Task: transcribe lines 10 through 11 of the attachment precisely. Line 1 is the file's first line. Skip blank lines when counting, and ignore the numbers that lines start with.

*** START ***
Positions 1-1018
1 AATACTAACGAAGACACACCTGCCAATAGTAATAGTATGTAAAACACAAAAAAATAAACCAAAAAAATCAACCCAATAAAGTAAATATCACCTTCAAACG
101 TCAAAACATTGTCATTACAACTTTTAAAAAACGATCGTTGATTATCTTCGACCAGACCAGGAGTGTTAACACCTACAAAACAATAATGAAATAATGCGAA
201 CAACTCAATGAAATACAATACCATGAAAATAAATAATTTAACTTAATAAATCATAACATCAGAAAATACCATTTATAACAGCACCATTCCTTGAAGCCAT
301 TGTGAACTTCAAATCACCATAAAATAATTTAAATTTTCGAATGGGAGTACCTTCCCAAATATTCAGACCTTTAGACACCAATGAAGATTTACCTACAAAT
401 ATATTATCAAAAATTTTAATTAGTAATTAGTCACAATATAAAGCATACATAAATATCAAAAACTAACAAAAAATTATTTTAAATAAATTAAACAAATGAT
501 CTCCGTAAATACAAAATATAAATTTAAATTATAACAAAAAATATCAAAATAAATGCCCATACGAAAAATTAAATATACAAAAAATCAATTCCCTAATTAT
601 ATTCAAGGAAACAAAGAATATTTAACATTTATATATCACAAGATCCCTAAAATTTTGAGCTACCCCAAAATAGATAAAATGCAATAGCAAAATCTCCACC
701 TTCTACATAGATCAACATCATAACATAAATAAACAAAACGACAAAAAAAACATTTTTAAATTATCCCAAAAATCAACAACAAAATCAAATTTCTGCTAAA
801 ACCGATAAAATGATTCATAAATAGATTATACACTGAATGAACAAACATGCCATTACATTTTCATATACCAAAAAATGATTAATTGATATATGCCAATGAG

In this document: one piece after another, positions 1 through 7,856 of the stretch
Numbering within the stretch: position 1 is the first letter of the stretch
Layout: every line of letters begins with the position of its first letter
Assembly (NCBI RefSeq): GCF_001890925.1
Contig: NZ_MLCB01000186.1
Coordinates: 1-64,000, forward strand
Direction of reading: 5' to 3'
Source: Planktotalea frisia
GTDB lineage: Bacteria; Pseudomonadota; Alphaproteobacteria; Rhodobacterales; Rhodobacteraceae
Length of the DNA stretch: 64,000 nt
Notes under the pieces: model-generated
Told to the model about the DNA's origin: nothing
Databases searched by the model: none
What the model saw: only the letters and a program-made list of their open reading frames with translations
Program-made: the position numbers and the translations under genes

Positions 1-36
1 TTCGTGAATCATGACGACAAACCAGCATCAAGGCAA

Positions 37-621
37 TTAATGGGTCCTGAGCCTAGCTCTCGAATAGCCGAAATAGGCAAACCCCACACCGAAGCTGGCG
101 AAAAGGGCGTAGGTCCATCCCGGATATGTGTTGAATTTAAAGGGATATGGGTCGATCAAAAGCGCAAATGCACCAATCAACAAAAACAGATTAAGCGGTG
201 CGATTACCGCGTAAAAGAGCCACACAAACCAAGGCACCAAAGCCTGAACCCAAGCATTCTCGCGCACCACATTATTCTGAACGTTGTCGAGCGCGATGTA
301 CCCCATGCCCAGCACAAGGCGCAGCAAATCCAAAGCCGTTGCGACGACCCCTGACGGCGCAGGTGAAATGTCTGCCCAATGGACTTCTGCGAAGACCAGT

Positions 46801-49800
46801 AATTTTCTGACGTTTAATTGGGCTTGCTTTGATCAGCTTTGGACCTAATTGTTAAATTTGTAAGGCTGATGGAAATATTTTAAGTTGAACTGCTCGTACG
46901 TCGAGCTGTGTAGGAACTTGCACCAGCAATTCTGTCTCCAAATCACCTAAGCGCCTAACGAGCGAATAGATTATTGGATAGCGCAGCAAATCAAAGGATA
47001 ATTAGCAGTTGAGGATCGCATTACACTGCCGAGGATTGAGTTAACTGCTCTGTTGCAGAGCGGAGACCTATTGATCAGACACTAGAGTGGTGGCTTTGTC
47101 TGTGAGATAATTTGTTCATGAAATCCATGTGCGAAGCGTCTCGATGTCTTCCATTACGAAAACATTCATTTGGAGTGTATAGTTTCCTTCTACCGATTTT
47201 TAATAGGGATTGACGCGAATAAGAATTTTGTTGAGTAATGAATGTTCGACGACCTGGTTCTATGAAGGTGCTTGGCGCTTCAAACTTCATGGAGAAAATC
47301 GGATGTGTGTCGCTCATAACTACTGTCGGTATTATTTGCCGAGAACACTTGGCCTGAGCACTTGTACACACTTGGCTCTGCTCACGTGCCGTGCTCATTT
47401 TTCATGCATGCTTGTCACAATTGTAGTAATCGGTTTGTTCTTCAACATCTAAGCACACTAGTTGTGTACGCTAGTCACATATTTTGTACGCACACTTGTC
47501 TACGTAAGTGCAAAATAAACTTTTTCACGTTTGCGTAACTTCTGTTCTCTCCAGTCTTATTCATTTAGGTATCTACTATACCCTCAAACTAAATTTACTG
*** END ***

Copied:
801 ACCGATAAAATGATTCATAAATAGATTATACACTGAATGAACAAACATGCCATTACATTTTCATATACCAAAAAATGATTAATTGATATATGCCAATGAG

In this document: one piece after another, positions 1 through 7,856 of the stretch